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Tuesday, 22 April 2014

Getting Ready

Yes, I know we haven't reached the end of April yet, but lots of spinners on Ravelry are getting ready for this year's Tour de Fleece, so I thought I'd better join them and get started too.

This year, the team I'll be joining (again), Team DIY and Dye, has some very interesting challenges.  The first week is dedicated to challenging ourselves to new or different dye processes, i.e. if you normally dye with acid dyes, try natural dyes.  Well, I'm pretty much a natural dyer, but have dyed with acid dyes in the past.  What is new to me is dyeing with Kool Aid which my friend Victoria brought over from the US a little while ago, so I'll be having a go with that.  The other thing I've never done is fermented lichen dyeing, and, having plucked lots of lichen from fallen branches whilst we were in the Highlands of Scotland (very clean air there, so lots of lichens), I decided this would be a good choice.

Just look at the amount of lichen on these trees . . . most of the trees in the area we stayed were festooned like this.

So, yesterday I spent a bit of time sorting out all the different lichens - I think I have four different types:-

This one I think is Stags Horn Lichen (Evernia Prunastri) and should give red or purple when fermented with ammonia and water.

I think this is a type of Parmelia, but not sure which one.

This one is probably a relative of Evernia Prunastri.  It's smaller and greener - the one above is white underneath whereas this one is green.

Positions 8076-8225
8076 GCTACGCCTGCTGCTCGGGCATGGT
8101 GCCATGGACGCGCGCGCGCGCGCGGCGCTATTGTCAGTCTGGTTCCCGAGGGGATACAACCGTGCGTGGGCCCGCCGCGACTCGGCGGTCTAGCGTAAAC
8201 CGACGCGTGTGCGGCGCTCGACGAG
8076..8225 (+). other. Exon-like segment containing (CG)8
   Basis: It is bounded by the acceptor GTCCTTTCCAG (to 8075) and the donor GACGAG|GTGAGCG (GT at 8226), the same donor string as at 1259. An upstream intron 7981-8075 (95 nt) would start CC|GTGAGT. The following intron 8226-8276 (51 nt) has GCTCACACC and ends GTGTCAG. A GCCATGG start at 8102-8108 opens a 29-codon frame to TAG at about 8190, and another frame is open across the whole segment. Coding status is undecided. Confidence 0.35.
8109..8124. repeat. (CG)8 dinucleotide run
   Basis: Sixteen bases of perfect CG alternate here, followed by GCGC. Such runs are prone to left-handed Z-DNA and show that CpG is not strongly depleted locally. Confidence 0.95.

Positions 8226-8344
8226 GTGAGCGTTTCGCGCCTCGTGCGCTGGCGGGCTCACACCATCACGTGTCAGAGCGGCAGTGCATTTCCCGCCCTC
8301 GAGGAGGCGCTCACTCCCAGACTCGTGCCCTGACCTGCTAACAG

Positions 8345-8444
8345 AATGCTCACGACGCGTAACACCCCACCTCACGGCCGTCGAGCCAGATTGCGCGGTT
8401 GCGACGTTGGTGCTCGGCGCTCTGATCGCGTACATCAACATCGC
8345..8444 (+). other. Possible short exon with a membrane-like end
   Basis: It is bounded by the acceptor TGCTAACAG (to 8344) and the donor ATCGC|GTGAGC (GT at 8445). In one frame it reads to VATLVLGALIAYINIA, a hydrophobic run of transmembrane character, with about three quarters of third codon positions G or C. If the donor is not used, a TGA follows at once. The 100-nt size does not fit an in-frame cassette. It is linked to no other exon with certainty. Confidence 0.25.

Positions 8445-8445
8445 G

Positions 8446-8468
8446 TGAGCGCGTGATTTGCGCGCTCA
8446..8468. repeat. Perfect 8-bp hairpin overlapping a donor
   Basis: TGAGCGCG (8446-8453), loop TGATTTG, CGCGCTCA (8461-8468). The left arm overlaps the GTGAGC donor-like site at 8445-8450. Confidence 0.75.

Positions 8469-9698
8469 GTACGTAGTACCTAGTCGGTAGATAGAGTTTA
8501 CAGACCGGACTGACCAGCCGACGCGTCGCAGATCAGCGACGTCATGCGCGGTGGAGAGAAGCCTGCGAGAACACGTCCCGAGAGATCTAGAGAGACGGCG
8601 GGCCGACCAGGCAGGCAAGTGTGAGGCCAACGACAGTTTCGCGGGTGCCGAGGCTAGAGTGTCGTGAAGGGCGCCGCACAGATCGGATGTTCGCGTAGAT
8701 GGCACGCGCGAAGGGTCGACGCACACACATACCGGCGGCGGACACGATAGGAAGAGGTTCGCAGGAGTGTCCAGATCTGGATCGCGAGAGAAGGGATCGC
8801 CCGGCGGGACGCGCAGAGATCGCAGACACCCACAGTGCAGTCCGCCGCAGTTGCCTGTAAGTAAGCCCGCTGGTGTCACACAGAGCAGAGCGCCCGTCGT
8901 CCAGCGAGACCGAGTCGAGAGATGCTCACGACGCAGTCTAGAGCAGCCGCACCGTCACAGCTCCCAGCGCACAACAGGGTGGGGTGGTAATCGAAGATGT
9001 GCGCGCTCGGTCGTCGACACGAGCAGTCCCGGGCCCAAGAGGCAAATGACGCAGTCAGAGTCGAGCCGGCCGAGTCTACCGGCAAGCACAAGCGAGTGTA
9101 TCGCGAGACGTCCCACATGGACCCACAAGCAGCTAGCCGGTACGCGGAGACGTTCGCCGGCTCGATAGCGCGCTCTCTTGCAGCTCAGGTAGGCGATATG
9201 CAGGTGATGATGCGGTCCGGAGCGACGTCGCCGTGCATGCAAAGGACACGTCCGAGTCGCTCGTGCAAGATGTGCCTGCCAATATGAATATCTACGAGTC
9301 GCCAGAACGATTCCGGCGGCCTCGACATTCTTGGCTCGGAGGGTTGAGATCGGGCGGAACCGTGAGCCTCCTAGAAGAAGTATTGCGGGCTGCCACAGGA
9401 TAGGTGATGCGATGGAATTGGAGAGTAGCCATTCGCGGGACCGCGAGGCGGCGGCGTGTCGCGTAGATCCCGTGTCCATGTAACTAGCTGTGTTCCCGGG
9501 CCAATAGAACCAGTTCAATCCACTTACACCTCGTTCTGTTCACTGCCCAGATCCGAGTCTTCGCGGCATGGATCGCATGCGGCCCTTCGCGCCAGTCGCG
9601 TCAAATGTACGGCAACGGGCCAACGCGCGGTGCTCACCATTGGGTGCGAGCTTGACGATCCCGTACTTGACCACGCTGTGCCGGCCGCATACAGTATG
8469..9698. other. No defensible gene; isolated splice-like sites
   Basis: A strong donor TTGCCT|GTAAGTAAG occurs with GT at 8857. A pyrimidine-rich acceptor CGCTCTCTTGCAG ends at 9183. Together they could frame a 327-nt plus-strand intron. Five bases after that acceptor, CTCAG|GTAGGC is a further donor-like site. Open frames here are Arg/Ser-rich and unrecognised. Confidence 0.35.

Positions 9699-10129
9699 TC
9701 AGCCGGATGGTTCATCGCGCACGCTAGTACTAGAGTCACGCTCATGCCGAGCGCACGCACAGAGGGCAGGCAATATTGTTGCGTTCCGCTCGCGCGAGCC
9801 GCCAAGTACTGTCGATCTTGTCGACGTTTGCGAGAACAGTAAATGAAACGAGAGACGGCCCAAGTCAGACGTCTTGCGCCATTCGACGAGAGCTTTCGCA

This one, as far a I can tell, is Usnea Floridana, or Beard Lichen, and this one should produce interesting colours when fermented with ammonia too.

Close up of Usnea Floridana
By the way, if anyone more knowledgeable than I am is reading this, please correct me if I've identified these wrongly.  I'd love to know exactly what they are.

Anyway, I decided to start with the Evernia Prunastri as that's what I had the most of.  I put half of it into a Kilner jar with approximately half and half ammonia and water and gave it a good long shake.   This is what it looked like after half an hour :-

and, just 24 hours later, it looks like this :-

Very promising - there are definitely red tones in there already.

I'm not sure how long this will take for the colour to develop fully, so each day I'll keep stirring it throughout the day to introduce oxygen, and then giving it a good shake, and hope it's ready to dye with before the Tour de Fleece arrives on Saturday 5th July.

I'll keep you updated.

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